Bootstrapped with Rs 10 Cr, how home-grown lifestyle brand Tynimo is giving its rivals a run for their money
Pastel-coloured mugs adorned with mini flamingos, a yellow umbrella that looks straight out of the sitcom How I Met Your Mother sets, and a Bluetooth speaker designed like a classic television set; whether you love adorable little knick-knacks or whether you are a fan of old school decor, there’s something for everyone at Tynimo. The home-grown lifestyle brand that was launched as an answer to the growing popularity of Japanese-style lifestyle stores.
“Our main idea was to provide high quality, well-designed, daily lifestyle products at affordable prices,” Vaibhav Jain, who bootstrapped the venture with an initial investment of Rs 10 crore in January this year tells YS Weekender. The 24-year-old entrepreneur adds that the intention was to capitalise on the “concept of impulse buying, where people never plan to buy these products but end up buying it on the basis of what they see.”
And since what people see is critical to their buying behaviour, the packaging and pricing of various products at the Tynimo stores – categorised under 16 broad categories – are equally important. The brand, much like its Asian counterparts, the Japanese-Chinese Miniso, Korean Ximi Vogue, and Japanese Usupso, offers a quirky mix of everyday products and lifestyle and décor items. Only that Tynimo has taken special care of the pricing and the Indian sensibilities in a bid to outdo the competition.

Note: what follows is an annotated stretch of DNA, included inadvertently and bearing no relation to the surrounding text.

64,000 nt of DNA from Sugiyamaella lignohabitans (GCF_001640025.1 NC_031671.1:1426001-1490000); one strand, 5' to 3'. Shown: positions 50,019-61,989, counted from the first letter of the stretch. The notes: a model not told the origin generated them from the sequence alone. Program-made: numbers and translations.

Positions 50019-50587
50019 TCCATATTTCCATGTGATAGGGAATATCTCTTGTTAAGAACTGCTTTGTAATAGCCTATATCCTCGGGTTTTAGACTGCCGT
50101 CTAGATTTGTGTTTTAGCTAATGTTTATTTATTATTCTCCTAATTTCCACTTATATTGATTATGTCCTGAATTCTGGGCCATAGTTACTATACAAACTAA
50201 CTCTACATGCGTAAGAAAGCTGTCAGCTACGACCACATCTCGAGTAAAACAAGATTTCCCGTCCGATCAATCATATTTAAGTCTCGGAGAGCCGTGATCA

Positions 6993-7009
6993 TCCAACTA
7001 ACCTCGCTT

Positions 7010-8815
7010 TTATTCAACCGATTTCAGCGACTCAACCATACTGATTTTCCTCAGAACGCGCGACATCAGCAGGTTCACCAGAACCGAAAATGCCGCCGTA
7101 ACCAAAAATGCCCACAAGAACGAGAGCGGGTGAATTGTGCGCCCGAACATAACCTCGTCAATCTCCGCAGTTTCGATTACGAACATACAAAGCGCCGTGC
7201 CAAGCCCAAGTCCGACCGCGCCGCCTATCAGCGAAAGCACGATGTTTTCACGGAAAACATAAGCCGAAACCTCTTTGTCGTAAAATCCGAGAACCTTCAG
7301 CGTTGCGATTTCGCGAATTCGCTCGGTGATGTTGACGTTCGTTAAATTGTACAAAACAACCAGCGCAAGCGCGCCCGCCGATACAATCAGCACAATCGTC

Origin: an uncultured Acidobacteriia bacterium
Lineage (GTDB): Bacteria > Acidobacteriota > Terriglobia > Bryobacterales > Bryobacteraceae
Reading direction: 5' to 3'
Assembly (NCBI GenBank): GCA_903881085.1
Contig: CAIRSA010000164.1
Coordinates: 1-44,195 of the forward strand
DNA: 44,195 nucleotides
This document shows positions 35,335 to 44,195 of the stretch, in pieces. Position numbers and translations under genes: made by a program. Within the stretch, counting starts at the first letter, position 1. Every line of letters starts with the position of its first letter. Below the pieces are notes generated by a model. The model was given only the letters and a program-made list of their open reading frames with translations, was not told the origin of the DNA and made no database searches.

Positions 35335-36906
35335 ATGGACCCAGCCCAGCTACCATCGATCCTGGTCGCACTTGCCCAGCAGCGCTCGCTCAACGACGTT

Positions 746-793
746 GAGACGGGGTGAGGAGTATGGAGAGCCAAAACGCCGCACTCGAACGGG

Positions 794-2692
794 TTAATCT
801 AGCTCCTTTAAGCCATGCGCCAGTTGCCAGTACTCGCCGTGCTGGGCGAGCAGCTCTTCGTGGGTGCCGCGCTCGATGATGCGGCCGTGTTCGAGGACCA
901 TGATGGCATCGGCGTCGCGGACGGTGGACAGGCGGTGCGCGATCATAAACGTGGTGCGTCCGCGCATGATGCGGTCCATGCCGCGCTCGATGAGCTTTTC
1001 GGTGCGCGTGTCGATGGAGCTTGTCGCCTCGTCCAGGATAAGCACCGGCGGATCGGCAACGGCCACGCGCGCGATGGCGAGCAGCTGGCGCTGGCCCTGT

A trip to South East Asia and a tryst with fast fashion
“Tiny store” and “more to shop” – a portmanteau of these two phrases, Tynimo strives to live up to its name, offering its target market with a variety of choices while ensuring that you do not burn a hole in your pocket.
Interestingly, the roots of this Bengaluru-based brand can be traced back to the fast fashion culture of the South East Asian countries. After all, it was during one of the many business (and leisure) trips to these exotic countries that Vaibhav had conceived the idea of Tynimo.
“The whole concept of fast fashion shopping is a popular concept in the South East Asian markets,” he says. “During my trips to these countries, I would always enjoy visiting these concept stores that offer unique, cute and offbeat products.” While these concept variety stores are quite popular outside (and even in India to a certain extent, thanks to the advent of the various Asian brands), there aren’t many Indian-origin companies catering to this segment. In fact, Tynimo is one of the firsts among the home-grown names.”
The brand, as of today, has three company-owned stores across prime locations in Bengaluru. They have even opened applications for franchise. As Vaibhav adds, “The average investment required is 60 lakhs for a 1000 sq ft store… it is a good opportunity for entrepreneurs and businessmen interested in starting a new business.”
Bridging the gap between luxury and affordability
Tynimo sells interesting lifestyle merchandise